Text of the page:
There are multiple ways to design a DC-DC-converter: Smartly using
capacitors to 'stack' the voltage, generating AC to put into a transformer,
using coils, ... The design I settled on uses the third effect and basically
is a standard boost-converter. For you people who don't know yet how a
boost-converter works, here's a short explanation:
As soon as the switch closes, current goes and runs through the coil, which in turn builds up a magnetic field. As soon as the switch turns off, the magnetic field collapses, which has the effect of the coil seemingly wanting to keep the current it had running at all time. There's no way for that current through the switch anymore, so it only can go through the diode and the capacitor. A capacitor increases the voltage over its connections when a current runs through it, and this one is no different: the power at the output increases. Now, if a load happens to be attached to the capacitor, it will slowly discharge, and the voltage will lower again. To compensate that, the control unit will close and open the switch many times a second, so the total of current going into the capacitor will stay the same as the current going out of it, thereby keeping the same voltage.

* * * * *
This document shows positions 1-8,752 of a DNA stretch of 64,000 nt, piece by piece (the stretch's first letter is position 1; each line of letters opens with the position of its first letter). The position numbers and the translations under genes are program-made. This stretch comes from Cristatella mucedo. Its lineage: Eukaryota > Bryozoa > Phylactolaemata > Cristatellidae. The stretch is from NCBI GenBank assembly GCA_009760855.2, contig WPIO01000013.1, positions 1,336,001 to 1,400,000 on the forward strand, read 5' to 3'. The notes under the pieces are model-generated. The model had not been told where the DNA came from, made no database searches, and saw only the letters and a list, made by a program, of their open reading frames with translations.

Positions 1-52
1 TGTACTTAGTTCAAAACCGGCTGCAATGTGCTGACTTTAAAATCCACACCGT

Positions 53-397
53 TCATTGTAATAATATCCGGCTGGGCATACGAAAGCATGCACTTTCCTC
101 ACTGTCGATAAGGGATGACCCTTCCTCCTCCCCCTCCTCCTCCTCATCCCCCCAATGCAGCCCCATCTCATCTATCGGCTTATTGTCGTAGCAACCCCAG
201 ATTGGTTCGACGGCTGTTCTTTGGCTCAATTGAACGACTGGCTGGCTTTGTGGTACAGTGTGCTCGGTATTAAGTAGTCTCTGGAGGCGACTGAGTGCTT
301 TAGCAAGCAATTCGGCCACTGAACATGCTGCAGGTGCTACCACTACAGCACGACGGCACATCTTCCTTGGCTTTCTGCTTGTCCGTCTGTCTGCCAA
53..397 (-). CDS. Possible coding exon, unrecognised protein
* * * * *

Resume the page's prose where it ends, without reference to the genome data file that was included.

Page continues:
Usually, a dedicated chip is used as the PWM-controller which turns the switch on and off. A dedicated chip isn't a must, though, a microcontroller can handle the same task: all you need is an A/D-converter, a PWM-controller and some firmware to tie it all together. In such a configuration, the circuit can e.g. get 1.5V from a penlite and convert it to 5V to power another circuit. So I thought: Why then can't it power itself? The only problem you have is that the microcontroller doesn't work on 1.5V (duh, that was the problem in the first place) so we'll need a little something to kickstart it.